At the United Nations, 175 countries signed the Paris Agreement signaling their intent to join. This is by far the largest number of countries that have signed an international agreement on the first day it was open for signature. And countries that account for 50 percent of the world’s emissions also announced that they intend to formally join the agreement this year. This puts us within striking distance of the Paris Agreement entering into force this year. Momentum on international climate action continues as countries show they are serious about addressing the defining challenge of this generation.
For international agreements like the Paris Agreement there is typically a three-step process. The ceremony in New York on April 22nd kick-started each of these steps.
The first step is for countries to sign onto the agreement. Signing shows a countries intent to formally join the agreement while they work through their domestic process. Almost every country in the world showed their continued support for stronger international climate action when a record 175 countries signed the Paris Agreement on April 22nd (see list of the signers).For international agreements like the Paris Agreement there is typically a three-step process. The ceremony in New York on April 22nd kick-started each of these steps.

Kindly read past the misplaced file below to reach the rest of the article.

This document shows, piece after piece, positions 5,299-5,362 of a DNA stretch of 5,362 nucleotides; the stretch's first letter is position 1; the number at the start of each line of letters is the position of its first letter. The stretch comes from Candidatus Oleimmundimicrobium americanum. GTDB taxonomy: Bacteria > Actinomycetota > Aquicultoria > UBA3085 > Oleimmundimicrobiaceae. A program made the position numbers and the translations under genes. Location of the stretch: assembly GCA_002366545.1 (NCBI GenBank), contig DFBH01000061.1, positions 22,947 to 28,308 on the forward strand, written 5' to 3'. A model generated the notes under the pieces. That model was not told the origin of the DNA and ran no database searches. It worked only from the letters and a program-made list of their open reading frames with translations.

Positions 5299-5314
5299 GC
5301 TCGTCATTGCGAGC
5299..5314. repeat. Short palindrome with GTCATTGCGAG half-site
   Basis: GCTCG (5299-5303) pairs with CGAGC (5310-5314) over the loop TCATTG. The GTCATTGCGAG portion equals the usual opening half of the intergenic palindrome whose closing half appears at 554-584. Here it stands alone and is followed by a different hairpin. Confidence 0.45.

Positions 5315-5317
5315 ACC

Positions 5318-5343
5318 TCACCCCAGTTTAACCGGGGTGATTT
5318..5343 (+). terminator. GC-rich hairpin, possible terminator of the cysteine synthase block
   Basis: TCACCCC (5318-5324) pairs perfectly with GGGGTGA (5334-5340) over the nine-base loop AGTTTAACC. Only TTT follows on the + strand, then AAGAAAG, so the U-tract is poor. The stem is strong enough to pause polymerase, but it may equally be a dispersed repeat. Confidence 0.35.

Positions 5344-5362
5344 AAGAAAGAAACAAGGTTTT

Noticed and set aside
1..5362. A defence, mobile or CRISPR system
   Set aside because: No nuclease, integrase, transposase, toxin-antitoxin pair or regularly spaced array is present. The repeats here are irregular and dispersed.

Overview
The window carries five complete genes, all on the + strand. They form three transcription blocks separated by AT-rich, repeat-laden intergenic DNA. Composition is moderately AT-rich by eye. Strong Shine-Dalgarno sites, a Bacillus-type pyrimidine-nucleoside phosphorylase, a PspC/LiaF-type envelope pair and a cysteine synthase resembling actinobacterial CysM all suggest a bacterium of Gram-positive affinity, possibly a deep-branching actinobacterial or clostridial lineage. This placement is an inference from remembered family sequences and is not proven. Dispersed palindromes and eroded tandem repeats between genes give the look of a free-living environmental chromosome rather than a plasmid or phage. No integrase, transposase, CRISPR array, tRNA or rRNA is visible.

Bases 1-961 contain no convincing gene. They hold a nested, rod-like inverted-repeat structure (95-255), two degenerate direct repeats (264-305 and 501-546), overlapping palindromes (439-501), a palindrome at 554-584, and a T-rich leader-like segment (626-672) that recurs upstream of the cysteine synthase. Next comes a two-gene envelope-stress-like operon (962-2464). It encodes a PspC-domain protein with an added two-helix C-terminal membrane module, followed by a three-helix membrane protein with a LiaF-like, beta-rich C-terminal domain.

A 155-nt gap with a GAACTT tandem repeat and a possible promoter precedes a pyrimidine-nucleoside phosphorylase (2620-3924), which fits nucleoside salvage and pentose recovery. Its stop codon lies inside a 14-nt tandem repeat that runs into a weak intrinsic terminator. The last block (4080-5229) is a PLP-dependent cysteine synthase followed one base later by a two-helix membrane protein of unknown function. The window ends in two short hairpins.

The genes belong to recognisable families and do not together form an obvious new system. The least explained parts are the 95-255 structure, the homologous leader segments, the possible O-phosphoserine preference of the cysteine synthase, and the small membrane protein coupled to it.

The second step for the Paris Agreement is for countries to formally join. A country is then legally a “party” to the agreement. Each country has a different domestic process to join international agreements so signing signifies to other countries that it stands behind the agreement and intends to take the necessary domestic steps to become full legal parties. Countries took the opportunity of the signing ceremony in New York to formally join the agreement or announce that they would formally join the agreement later this year. Fifteen countries formally joined the agreement on April 22nd. China announced that it would formally join the agreement no later than when they host the G20 meeting on September 4-5. An additional 21 countries—including the U.S., Mexico, Indonesia, Norway, Argentina, the Philippines, Chile, and Canada—announced that they would formally join the agreement later this year.
The last step for international agreements is for them to “enter into force”—to become an international legal agreement. In order for the Paris Agreement to “enter into force” 55 countries representing 55 percent of the world’s emissions must formally join the agreement. Countries accounting for 50 percent of the world’s emissions have now either formally joined or signified that they will take that step this year (see figure). This put us easily within reach of meeting the 55 percent threshold to have the agreement enter into force this year. I continue to be confident that others will join this year and ensure that the Paris Agreement enters into force before the calendar is changed to 2017.
The speed at which countries are taking these steps is a clear sign that countries want to be on the right side of history. After all, who wants to be remembered as the last country to formally declare that they will take the necessary steps to address climate change?